Reviews (5)

5-0 out of 5 stars A heavyweight vision.
First off I think you should know that this wonderful book's 768 pages weigh a bit over ten pounds. It is a reprint of three very popular Collectors Press 20th Century series, Science Fiction, Horror and Fantasy. I bought this copy because I'm interested in visual popular culture and I was very impressed with the historical scope of the subject matter, the 1300 colored illustrations include not only book jackets but covers of magazines, comics and nicely, film posters.

With so many illustrations you can search out your favorites, I like the work of Hannes Bok, Kelly Freas and Jeff Jones and there plenty of examples of their work. Running through all the images the three authors contribute a popular history of each genre but it is the huge collection of covers that make this a knockout book for me.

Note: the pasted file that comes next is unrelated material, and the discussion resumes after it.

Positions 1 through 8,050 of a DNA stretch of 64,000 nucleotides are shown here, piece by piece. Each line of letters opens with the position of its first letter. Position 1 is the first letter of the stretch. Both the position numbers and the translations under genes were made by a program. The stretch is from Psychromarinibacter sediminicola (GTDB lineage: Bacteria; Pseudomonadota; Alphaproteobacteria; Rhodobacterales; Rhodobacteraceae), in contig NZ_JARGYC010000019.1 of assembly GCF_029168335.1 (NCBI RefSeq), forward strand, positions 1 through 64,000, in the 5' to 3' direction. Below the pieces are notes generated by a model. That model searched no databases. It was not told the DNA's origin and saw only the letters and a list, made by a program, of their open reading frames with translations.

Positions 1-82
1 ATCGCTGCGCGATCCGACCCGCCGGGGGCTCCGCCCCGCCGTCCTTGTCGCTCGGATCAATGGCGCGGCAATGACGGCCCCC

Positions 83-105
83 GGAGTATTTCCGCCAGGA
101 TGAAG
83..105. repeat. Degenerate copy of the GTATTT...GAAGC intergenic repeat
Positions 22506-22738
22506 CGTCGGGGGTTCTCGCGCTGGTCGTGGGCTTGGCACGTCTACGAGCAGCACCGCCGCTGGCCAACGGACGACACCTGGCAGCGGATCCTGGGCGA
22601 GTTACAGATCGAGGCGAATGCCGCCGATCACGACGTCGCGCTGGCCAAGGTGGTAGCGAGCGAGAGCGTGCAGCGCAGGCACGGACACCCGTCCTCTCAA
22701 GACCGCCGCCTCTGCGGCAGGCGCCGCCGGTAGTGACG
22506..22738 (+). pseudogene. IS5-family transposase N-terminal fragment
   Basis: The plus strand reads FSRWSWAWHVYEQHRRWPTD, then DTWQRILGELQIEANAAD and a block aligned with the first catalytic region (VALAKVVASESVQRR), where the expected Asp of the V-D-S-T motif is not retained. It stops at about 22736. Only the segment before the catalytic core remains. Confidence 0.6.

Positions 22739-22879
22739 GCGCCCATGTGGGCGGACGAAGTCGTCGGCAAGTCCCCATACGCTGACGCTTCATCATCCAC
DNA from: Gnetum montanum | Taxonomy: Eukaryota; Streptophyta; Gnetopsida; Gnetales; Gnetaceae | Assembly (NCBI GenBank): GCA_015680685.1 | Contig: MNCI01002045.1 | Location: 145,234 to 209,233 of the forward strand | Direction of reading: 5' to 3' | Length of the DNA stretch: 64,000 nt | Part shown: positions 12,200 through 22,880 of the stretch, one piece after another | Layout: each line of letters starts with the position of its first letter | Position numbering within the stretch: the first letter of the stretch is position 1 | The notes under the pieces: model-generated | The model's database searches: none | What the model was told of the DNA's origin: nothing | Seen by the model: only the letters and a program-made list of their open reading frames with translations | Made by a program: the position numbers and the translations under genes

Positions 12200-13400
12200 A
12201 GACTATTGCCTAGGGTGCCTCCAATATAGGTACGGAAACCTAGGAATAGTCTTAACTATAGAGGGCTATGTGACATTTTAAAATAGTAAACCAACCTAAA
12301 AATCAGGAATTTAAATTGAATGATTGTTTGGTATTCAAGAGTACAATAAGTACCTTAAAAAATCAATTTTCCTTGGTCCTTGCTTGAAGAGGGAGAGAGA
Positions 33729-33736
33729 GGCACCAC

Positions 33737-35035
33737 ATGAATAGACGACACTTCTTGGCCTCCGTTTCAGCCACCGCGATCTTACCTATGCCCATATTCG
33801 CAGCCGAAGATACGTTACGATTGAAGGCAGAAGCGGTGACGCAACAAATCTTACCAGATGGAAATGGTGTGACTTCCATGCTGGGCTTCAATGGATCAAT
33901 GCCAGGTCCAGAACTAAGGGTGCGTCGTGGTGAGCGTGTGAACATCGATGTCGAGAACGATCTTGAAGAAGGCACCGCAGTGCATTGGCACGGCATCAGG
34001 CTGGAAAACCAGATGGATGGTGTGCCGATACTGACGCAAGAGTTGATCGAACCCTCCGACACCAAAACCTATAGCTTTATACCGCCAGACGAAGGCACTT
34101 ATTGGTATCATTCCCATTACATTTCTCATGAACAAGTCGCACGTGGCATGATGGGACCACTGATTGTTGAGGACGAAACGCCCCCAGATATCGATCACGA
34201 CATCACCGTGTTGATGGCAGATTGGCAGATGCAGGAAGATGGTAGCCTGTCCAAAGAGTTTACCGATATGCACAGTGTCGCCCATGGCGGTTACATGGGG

BTW, I bought this big book at a huge discount and I suggest you take the trouble to check the title out on the comparison shopping book websites, you'll be surprised at price variations.

5-0 out of 5 stars Necessary purchase for my collection of art texts
Being a professional artist, and a mondo horror fan, I was craving to get my pencil smudged paws on this book. Over 700 pages of lavishly illustrated science fiction and horror history. Art of Imagaination brings to attention the works of the great artists who have worked in this field for over a century. Anyone with even a minor interest in thsi subject would find this text a true page turner. Highly Recommended.

5-0 out of 5 stars A Trip Through the Fantastic!
This book is a must have for anyone who is creative. If you've lost your sense of wonder, this book will bring it back. You cannot help but be inspired by this fine tribute to the illustrators and art directors of fantastic art. You will not be disappointed buying this book. No cheap black & white stroll through memory lane here. It's a full color journey spotlighting the creative talent of imaginative artists from days gone by to today. High quality paper and binding are the icing on the cake. A tip of the hat to the authors and publisher for such an authoritative volume on a thinly treated subject.